Adrian is learning at the speed of light to do any number of things for himself, including dressing and undressing himself, and buckling his car seat. “I do it on my own!” It takes more time and patience sometimes than I thought I had, but I called it up, knowing this charming boy with encouraging parents is one day going to use his independent spirit for great good in the world.
My heart broke at the ongoing news and images of migrant children being ripped from their parents and held in horrific conditions; of reading about studies of long-term effects even a short time of not knowing what has happened to those whose job it is to care for them has on children. I doubled down to make sure these two little guys know they will never be abandoned, even if their parents are temporarily away; which, of course, is what migrant parents thought they were teaching.
I dashed off my Facebook journal each night before sleep and—as in my mother care journal—tried to be honest about how hard this was, even if it wasn’t very flattering to me. The comments of readers saying it made them laugh, of their admiration of me for doing it, of my honesty in the relating got me through; as they did in mother care. You were my support group, and lightened the load. My friend Sue, sister Rebecca, and Emma and Wynne’s generous friends when we returned to Seattle for week two, gave me support and small breaks. I am grateful.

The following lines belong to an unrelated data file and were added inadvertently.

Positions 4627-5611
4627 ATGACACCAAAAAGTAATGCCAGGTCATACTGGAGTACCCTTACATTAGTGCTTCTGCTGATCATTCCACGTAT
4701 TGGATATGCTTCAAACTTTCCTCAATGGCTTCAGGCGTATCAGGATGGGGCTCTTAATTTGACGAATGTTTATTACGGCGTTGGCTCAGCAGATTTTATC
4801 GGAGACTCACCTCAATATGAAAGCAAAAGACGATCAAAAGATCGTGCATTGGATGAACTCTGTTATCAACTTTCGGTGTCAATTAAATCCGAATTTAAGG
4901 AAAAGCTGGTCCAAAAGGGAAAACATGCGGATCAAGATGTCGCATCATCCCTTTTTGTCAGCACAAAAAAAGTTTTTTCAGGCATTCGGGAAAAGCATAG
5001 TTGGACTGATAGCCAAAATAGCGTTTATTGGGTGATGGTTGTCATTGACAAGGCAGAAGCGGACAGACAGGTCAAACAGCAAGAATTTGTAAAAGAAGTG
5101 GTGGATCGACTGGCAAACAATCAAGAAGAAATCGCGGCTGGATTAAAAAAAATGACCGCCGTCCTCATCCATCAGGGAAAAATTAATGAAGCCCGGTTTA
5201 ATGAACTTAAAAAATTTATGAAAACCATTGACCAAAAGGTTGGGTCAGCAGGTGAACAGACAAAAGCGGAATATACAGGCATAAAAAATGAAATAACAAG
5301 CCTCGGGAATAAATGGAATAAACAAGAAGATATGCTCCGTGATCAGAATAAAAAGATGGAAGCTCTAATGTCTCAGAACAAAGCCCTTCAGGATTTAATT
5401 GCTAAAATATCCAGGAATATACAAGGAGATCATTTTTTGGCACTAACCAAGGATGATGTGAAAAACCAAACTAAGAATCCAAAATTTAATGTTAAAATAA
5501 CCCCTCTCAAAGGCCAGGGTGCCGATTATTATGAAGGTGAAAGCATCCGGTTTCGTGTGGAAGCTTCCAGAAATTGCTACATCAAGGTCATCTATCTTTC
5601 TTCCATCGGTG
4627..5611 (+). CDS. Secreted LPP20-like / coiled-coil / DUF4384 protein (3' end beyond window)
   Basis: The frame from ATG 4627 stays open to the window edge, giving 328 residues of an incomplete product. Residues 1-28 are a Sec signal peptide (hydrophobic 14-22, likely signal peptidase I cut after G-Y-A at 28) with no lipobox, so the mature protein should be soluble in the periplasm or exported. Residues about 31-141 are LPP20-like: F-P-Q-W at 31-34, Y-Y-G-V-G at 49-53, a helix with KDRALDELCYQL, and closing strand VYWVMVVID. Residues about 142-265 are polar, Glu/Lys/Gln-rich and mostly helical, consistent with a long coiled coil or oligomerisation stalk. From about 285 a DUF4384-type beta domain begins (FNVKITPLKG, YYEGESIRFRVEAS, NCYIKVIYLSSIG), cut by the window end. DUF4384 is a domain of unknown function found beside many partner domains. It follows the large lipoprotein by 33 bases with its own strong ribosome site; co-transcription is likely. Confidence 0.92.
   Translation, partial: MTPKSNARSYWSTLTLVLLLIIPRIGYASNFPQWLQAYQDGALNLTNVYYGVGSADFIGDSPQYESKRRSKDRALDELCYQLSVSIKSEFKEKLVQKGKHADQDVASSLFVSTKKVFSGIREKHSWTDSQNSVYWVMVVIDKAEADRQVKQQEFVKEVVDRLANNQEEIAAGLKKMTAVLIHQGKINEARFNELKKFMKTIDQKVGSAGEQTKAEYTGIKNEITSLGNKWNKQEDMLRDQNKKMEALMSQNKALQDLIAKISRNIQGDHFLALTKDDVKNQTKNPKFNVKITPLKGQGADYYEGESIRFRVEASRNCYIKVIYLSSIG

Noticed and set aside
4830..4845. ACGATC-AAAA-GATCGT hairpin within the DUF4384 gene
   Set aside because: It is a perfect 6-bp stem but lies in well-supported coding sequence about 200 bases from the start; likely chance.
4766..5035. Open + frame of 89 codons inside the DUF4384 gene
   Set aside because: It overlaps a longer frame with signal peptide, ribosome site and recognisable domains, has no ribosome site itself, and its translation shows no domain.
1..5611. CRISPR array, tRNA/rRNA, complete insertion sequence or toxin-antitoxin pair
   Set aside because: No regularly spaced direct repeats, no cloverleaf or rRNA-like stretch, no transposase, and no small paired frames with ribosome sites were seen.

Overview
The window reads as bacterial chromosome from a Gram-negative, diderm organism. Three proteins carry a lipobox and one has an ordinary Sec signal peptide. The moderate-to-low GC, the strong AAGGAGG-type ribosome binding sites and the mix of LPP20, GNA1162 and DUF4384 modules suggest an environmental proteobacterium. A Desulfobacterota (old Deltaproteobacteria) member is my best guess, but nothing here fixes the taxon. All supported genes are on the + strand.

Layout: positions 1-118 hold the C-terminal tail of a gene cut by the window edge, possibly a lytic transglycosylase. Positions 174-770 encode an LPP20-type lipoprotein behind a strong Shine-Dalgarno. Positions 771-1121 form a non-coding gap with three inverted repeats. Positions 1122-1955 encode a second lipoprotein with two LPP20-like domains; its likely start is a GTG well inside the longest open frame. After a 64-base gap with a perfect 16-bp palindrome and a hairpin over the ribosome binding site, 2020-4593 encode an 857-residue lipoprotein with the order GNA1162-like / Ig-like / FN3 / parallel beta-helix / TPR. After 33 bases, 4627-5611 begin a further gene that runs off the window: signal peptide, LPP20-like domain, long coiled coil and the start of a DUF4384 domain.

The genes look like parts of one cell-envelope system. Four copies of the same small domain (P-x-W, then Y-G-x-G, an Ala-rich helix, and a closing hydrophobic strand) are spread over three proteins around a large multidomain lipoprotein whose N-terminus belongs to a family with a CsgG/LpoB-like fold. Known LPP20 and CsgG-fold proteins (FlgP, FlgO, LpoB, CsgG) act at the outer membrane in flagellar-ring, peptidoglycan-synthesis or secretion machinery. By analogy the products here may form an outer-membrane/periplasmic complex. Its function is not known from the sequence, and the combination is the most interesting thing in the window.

I have great respect for single parents who do this every day, with no end in sight. I wasn’t patient. I lost my shit and had to apologize many times. “It’s okay, Gigi,” they both said. No, it’s not. But I reminded myself that I am 67 years old. This is not the natural order of things; even less so than children caring for parents. Permanent custodial grandparenting has got to be an unsurpassed act of familial love. I relinquish my temporary crown to those who do it day in and day out. And yes, I would do it. And I sure as hell hope I never have to.
As I drove home, alone, I noted the tears not quite spilling, the lump in my throat, the knot in my stomach. What is that? Relief or sadness? Like when my mother died, and I was freed from caring for her, it is both. Unlike the end of mother care, though, life with these beautiful boys and their mothers will go on, Spirit willing, for many more years.
Lots of photos (if you followed my Facebook posts, you’ve already seen these).